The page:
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Global Trade and International Classifications.

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Presentation on theme: "Global Trade and International Classifications."— Presentation transcript:

1 Global Trade and International Classifications

2

3 The future of international trade statistics Responding to demands of policy makers for more information on international trade and its relation to global value chains, employment, environment and the interdependence of economies, the participants of the Global Forum on Trade Statistics identify the following points of improvement.  Improve the relevance of international trade statistics by connecting trade information and integrating it with its economic, social, environmental and financial dimensions while minimizing the response burden.  Improve the statistical production process by better defining and organizing the co-operation among national stakeholders  Improve international classifications and correspondence tables relevant for research on international trade and globalization, such as research on trade in value added, on global value chains and on outsourcing of business functions.

4 Global Business Strategies Production Process Manufacturing Processes Processing primary goods  processing intermediate goods  producing final goods Import of primary goods Import of intermediate goods Import of intermediate processing services Import of final goods processing services Support Business Functions Distribution and Logistics; Marketing and Sale; ICT Services; Research and Development; Legal and Administrative Services Import of support business services

5 15/01/20155 Revision of the Classification by Broad Economic Categories (BEC)

6 Global Value Chains The Apple iPod, and Emblematic Case: Low Cost Assembly and Global Sourcing Regional production systems are nested within global production systems Designed in Cupertino Assembled in China

7 OECD 7 USACHN iPhone: $ Assembly: $ US trade balance in iPhones (mio USD) CHNJPNKORGERROWWorld Gross-1, Value added ,901.2 Components: $10.75 The iPhone example (Xing and Detert, 2010) JPN KOR GER ROW $60.6 $22.96 $30.15 $48.04 Apple sold 11.3 million iPhones in the US in 2009 Retail price: $ (Profit margin: 64%)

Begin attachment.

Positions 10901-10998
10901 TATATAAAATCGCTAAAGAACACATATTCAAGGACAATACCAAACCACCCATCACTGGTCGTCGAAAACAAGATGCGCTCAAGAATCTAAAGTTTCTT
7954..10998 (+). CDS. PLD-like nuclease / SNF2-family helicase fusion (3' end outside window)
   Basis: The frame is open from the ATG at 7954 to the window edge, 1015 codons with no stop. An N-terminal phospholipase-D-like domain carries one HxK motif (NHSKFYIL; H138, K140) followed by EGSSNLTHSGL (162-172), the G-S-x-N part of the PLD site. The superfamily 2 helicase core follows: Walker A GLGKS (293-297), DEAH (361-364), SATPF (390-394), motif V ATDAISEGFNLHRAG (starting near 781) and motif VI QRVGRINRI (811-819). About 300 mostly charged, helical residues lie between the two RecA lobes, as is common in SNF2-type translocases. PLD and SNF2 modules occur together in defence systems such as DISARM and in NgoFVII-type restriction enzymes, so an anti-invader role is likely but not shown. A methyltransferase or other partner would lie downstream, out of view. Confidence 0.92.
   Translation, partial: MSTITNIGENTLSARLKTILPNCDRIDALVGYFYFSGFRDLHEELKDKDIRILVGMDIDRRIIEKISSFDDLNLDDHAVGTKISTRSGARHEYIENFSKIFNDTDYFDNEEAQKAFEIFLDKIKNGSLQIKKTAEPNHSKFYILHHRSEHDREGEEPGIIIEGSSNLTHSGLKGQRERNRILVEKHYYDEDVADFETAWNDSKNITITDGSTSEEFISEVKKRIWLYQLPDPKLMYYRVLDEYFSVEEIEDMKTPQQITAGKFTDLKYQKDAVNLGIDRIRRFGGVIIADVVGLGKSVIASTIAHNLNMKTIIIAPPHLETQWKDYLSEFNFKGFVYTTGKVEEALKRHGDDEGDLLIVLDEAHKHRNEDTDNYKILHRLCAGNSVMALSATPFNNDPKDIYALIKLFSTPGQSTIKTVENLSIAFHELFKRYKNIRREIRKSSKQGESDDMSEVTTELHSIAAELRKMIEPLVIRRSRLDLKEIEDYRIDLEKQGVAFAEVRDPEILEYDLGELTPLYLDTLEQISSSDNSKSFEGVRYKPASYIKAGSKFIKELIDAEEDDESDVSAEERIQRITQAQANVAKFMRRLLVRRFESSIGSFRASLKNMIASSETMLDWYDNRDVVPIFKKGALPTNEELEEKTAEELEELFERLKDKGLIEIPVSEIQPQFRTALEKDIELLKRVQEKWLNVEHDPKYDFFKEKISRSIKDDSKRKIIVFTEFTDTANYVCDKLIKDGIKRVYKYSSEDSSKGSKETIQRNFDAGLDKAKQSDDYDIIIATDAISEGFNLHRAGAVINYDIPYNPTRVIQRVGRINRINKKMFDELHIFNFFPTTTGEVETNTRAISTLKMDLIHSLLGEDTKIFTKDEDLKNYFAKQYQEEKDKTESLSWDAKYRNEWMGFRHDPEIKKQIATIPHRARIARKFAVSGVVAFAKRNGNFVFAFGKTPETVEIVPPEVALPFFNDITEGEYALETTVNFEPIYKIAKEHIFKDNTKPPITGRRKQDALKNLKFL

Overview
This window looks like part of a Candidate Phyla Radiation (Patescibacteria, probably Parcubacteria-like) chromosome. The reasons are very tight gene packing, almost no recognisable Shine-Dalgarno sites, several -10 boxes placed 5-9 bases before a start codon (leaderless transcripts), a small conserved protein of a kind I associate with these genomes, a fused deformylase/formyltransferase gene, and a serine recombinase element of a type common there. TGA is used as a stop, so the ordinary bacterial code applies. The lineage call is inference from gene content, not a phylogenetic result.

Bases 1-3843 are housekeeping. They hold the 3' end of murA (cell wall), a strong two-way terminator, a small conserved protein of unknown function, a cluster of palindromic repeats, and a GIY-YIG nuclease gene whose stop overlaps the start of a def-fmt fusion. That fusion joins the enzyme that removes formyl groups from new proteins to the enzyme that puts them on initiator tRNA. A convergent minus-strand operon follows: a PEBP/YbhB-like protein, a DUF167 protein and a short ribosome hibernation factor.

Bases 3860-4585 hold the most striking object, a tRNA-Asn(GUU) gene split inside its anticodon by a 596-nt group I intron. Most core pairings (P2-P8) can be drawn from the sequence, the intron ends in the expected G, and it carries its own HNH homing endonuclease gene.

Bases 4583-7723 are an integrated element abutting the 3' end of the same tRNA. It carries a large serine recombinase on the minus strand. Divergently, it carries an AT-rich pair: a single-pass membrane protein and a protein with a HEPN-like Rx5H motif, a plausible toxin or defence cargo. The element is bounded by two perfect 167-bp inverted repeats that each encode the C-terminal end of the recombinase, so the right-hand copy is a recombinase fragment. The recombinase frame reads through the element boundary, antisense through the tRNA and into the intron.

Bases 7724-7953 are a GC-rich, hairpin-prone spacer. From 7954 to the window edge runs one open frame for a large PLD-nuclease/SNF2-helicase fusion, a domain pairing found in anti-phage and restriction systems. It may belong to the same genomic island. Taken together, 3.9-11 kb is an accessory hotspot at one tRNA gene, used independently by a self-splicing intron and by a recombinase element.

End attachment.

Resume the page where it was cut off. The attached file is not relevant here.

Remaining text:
8 Global sourcing and MNC affiliates Materials Customers Suppliers Price End Use MarketModular Lead Firm Turn-key Supplier Relational Captive Suppliers Captive Lead Firm Component and Material Suppliers Hierarchy Integrated Firm Lead Firm Full-package Supplier Component and Material Suppliers Relational Supplier Industrialized countries Developing countries Local MNC affiliates Exports

9 9 Classification by Broad Economic Categories (Current version) Basic classes of goods in SNA 1 Food and beverages 11 Primary 111 Mainly for industryIntermediate 112 Mainly for household consumptionConsumption 12 – Processed 121 Mainly for industryIntermediate 122 Mainly for household consumptionConsumption 2 Industrial supplies not elsewhere specified 21 PrimaryIntermediate 22 ProcessedIntermediate 3 Fuels and lubricants 31 PrimaryIntermediate 32 Processed 321 Motor spiritNot classified 322 OtherIntermediate 4 Capital goods (except transport equipment), and parts and accessories thereof 41 Capital goods (except transport equipment)Capital 42 Parts and accessoriesIntermediate 5 - Transport equipment and parts and accessories thereof 51 Passenger motor carsNot classified 52 Other 521 IndustrialCapital 522 Non-industrialConsumption 53 Parts and accessoriesIntermediate 6 Consumer goods not elsewhere specified 61 DurableConsumption 62 Semi-durableConsumption 63 Non-durableConsumption 7 - Goods not elsewhere specifiedNot classified

10 10 Classification by Broad Economic Categories (Proposed) Basic classes in SNA 1 Food and beverages products 11 Primary 111 Mainly for industryIntermediate 112 Mainly for household consumptionConsumption 113 Multi-purpose goodsNot classified 12 – Processed 121 Mainly for industryIntermediate 122 Mainly for household consumptionConsumption 123 Multi-purpose goodsNot classified 13 – Services 131 Mainly for industryIntermediate 132 Mainly for household consumptionConsumption 133 Multi-purpose servicesNot classified 2 Energy products 21 Primary 211 Mainly for industryIntermediate 212 Mainly for household consumptionConsumption 213 Multi-purpose goodsNot classified 22 – Processed 221 Mainly for industryIntermediate 222 Mainly for household consumptionConsumption 223 Multi-purpose goodsNot classified 23 – Services 231 Mainly for industryIntermediate 232 Mainly for household consumptionConsumption 233 Multi-purpose servicesNot classified 3 – Transport products 31 Goods 311 Mainly for gross fixed capital formationCapital 312 Mainly for industryIntermediate 312a Generic 312b Customized 313 Mainly for household consumptionConsumption 314 Multi-purpose goodsNot classified 32 Services 321 Mainly for gross fixed capital formationCapital 322 Mainly for industryIntermediate 323 Mainly for household consumptionConsumption 324 Multi-purpose servicesNot classified